Some time between December 2004 and present, the Kansas Board of Healing Arts re-opened an investigation of Dr. Geenens, due in part perhaps to complaints filed by Citizens Commission on Human Rights, citing his ongoing relationship with the former patient as a continuing violation of rules and regulations governing the conduct of physicians.

On October 29, 2008, the Kansas Board of Healing Arts filed a 23-count disciplinary Petition against Dr. Geenens, seeking to suspend or revoke his license for numerous alleged violations, 20 of which state that he prescribed psychiatric drugs to patients and non-patients without sufficient examinations. It also cites “boundary issues” in connection with improper relationships with patients. In one case, the Petition states that Geenens told a patient, “You need to get a divorce, move to the Plaza and we could have breakfast together.” The document has not yet been published by the Board, but you can see local news about it here.

Maine mental health counselor Anne Dellenbaugh surrenders license for sex with former client

On October 26, 2009, the Maine Board of Counseling Professionals Licensure formally reprimanded counselor Anne G. Dellenbaugh and accepted the permanent surrender of professional counselor registration.

These actions were based on the Board’s response to a complaint which it received in January 2009 from one of Dellenbaugh’s peer, alleging that Dellenbaugh admitted to being in an “intimate, romantic relationship with a counseling client.”

The Board’s document further states that Dellenbaugh admitted that she terminated the therapist-client relationship in April 2008 due to the client’s expressed personal attraction and her own unexpressed reciprocation and that she engaged in a personal relationship with a former client beginning in July 2008 and proceeded to a sexual relationship in December 2008.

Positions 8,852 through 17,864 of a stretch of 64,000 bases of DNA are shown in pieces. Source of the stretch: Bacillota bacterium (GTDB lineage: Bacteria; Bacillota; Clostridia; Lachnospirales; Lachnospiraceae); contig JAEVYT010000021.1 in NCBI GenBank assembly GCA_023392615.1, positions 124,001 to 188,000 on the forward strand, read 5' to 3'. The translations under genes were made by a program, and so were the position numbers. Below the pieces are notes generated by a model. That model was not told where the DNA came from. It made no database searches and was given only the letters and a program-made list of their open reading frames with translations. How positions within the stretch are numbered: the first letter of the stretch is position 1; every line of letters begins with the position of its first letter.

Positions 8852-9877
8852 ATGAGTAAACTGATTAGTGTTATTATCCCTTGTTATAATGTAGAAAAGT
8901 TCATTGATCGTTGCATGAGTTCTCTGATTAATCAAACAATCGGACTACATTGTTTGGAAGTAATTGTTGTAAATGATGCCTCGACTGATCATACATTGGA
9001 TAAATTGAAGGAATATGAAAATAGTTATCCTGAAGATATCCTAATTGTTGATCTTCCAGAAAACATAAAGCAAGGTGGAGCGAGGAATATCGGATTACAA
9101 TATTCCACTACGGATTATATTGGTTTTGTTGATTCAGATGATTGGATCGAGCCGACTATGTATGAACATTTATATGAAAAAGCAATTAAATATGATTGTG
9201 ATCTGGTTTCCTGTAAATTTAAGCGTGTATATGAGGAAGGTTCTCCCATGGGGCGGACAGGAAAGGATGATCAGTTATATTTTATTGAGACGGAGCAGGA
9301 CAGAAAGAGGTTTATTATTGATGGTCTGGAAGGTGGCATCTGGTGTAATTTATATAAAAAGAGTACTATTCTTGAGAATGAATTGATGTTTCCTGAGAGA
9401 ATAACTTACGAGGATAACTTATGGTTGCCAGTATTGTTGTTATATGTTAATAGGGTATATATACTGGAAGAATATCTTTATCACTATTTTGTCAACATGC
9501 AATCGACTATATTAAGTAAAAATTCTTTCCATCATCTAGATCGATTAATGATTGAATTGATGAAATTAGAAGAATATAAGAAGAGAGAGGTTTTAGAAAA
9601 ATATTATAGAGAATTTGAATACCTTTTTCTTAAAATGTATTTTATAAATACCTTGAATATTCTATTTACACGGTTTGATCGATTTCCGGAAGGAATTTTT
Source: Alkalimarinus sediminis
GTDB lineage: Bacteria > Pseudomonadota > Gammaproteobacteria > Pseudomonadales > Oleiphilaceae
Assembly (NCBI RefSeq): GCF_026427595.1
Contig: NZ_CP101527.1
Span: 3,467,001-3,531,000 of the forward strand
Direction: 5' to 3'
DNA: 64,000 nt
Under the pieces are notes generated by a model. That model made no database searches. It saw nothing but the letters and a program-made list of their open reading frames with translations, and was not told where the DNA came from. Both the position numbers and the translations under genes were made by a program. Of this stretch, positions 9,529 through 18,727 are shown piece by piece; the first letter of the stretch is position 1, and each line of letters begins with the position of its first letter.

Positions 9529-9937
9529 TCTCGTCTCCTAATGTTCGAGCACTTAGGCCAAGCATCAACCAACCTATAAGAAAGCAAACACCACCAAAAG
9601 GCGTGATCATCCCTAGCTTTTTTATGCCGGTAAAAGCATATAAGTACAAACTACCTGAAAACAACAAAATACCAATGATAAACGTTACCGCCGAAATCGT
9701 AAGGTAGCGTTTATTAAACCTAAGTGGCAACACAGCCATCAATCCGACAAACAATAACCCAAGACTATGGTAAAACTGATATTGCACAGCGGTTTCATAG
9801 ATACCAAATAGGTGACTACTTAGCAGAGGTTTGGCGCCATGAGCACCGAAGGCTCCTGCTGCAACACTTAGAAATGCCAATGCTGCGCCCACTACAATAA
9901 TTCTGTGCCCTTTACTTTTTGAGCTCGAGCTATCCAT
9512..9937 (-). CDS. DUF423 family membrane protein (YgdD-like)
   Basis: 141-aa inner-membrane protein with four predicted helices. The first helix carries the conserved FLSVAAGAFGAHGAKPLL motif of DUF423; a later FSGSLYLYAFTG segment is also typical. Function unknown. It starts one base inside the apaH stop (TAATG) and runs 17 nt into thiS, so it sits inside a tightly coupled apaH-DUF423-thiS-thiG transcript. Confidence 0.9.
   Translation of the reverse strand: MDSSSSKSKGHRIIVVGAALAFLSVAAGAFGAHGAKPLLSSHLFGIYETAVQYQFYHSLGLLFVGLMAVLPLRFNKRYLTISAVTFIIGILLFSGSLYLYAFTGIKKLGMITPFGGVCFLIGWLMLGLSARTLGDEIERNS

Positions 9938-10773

Source: Consent Agreement In re: Anne G. Dellenbaugh, Complaint No. 2009-COU-5246, State of Maine Board of Counseling Professionals Licensure, October 26, 2009.

State of Washington revokes counselor Tony Ogemageshig’s license for sexual misconduct

On November 6, 2009, the Washington Department of Health (DoH) revoked counselor Tony G. Ogemahgeshig’s credential.

According to the DoH’s document, this action was the results of Ogemahgeshig’s conduct with a single client, described as having:
1. a past history of addiction of alcohol;
2. a past history of abuse by multiple male perpetrators and
3. due to experiences with a past male perpetrator who would drive in an erratic manner in an attempt to coerce the client not to disclose his abuse, the client was fearful of driving and did not drive.

Ogemahgeshig was aware of these conditions at the time he provided services to the client.

Nonetheless, among Ogemahgeshig’s violations were that he asked the client out to lunch on a Saturday and the client agreed. Ogemahgeshig drank a bottle of wine prior to picking up the client and smelled of alcohol. He arrived at her house wearing sweats and slippers and explained that he need to go home and shower before lunch. He did not explain to the client that his home was located in a rural community approximately 25 miles from her home. He drove in an erratic manner and at high speeds. Once at his house, he initiated hugs and kisses on the client. He then took a shower, during which he left the door open and called out to the client to bring him soap, which she did. After his shower, he emerged from the bathroom in only bikini briefs and asked the client to get in bed with him, which she reluctantly agreed to—getting on the bed. Ogemahgeshig got her under the covers and proceeded to rub her body through her clothes and under her shirt, kissed and hugged her and told her he was sexually attracted to her. She persuaded him to stop and they proceeded to lunch, where he again drove in an erratic manner at high rates of speed.

During lunch, Ogemahgeshig disclosed personal information about himself, his romantic history and his hope that the client could help him stay sober. As a result of Ogemahgeshig’s conduct, the client suffered substantial emotional stress, began drinking again and attempted suicide.

Source: Findings of Fact, Conclusions of Law and Final Order, In the Matter of Tony G. Ogemahgeshig, Credential No. RC00040089, Master Case No. M2008-117818, Washington Department of Health, November 6, 2009.